The Victoria’s Secrets Fashion show is canceled this season after a 23-year run.
Beforehand, it had already been confirmed that there would not be a fashion show by one of their models, Shanina Shaik, and the show had been pulled from airing on network television six months prior.
Now, the curtains have been pulled for the show altogether.
Stuart Burgdoerfer, the chief financial officer of L Brands, which is Victoria’s Secret’s parent company, cited a decline in viewership as the leading reason for the cancellation in an earnings call on Nov. 21.
“Did we see specific material impact on short-term sales response to the airing of the fashion show? As a general matter, the answer to that question is no,” Burgdoerfer said. “So if you’re like, ‘Oh my God, Stuart, are you freaked out about the day-after-the-fashion-show result and what’s going to happen?’ it did air at different times over the years, and we didn’t see a material impact on the next few days’ results.”
Besides fewer views and sales, Victoria’s Secret hasn’t had the best image in recent years. They’ve been criticized for lack of diversity within their models, a former executive showed disinterest in plus-sized or transgendered women walking the runway and CEO of L Brands, Les Wexner, had ties to the late and infamous alleged sex trafficker Jeffrey Epstein.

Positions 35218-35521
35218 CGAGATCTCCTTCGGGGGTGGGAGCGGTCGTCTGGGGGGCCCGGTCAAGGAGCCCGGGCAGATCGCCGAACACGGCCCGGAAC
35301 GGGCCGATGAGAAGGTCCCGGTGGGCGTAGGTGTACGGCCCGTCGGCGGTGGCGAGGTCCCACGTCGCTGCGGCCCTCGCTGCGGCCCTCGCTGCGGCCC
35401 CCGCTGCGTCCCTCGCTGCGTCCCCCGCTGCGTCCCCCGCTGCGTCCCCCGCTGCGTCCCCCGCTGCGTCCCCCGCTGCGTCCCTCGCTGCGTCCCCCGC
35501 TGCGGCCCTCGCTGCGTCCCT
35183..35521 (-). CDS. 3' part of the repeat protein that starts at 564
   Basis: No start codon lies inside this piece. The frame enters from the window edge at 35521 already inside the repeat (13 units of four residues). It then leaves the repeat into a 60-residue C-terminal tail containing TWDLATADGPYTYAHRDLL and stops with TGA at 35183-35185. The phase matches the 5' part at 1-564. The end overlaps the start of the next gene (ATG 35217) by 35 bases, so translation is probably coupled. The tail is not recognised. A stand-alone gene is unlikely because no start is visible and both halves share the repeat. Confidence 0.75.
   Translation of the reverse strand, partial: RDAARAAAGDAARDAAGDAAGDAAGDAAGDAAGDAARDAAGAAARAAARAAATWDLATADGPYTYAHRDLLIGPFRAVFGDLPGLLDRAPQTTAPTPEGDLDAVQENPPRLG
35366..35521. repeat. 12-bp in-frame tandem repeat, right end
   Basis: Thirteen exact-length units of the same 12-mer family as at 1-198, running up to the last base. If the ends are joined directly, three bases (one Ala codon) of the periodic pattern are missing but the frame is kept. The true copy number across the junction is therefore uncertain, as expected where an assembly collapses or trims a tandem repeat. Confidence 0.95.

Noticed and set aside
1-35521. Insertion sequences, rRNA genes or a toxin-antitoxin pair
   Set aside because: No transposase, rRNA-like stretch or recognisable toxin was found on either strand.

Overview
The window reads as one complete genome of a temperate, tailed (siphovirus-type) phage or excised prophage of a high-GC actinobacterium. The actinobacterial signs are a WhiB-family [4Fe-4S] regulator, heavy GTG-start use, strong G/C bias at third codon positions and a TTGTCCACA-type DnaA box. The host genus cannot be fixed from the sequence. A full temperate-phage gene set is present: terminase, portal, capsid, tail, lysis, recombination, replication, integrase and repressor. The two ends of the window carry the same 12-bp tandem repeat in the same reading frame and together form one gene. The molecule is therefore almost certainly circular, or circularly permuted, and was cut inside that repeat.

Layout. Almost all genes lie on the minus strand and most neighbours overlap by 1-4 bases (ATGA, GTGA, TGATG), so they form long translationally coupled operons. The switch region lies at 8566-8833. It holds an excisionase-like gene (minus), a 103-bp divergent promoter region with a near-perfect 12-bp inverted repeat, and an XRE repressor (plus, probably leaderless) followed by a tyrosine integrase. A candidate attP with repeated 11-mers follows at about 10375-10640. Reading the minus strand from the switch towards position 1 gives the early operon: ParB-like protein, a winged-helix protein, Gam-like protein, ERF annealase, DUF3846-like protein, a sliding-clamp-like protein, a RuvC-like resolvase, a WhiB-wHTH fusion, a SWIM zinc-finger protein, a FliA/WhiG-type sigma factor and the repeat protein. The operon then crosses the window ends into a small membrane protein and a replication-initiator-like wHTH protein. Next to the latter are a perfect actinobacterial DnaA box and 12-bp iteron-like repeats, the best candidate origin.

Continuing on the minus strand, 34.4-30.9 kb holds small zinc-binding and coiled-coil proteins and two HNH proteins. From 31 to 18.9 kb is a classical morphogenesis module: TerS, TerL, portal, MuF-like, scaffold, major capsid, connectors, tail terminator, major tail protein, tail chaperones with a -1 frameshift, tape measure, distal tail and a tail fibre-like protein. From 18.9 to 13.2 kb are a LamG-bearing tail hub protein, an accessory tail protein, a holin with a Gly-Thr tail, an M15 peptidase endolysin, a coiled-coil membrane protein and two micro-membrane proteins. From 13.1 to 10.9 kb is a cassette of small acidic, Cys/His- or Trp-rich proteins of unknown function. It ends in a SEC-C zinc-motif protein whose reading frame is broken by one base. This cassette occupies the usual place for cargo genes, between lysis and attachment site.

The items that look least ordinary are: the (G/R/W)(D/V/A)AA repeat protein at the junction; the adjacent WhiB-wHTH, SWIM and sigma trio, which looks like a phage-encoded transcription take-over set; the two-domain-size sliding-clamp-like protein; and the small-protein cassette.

Ed Razek, former Chief Marketing Officer of Limited Brands, made some controversial comments in the November 2018 issue of Vogue magazine when asked about possibly including plus-size and transgender models on their annual fashion show.
“We attempted to do a television special for plus-sizes [in 2000]. No one had any interest in it, still don’t,” Razek said. “Shouldn’t you have transsexuals in the show? No. No, I don’t think we should. Well, why not? Because the show is a fantasy.”
Razek garnered criticism for his comments and then he apologized for them from the company’s official Twitter account.
“My remark regarding the inclusion of transgender models in the Victoria’s Secret Fashion Show came across as insensitive. I apologize,” wrote Razek. “To be clear, we absolutely would cast a transgender model for the show. We’ve had transgender models come to castings…And like many others, they didn’t make it…But it was never about gender. I admire and respect their journey to embrace who they really are.”
Now, instead of the fashion show, they will focus on listening more to the people.
“We’re figuring out how to advance the positioning of the brand and best communicate that to customers and that’s among the things that [Victoria’s Secret chief executive officer] John [Mehas] is focused on,” said Burgdoerfer. “You can be sure we’ll be communicating with customers through lots of vehicles including social media and various, more current platforms.”
With other companies like Aerie and Savage x Fenty being inclusive of all body types, it sheds light on what type Victoria Secret’s accommodates, and it seems they’re getting backfired for it.
The #1 lingerie brand in the world has some rebranding to do, and can hopefully make a comeback in time for the next holiday season.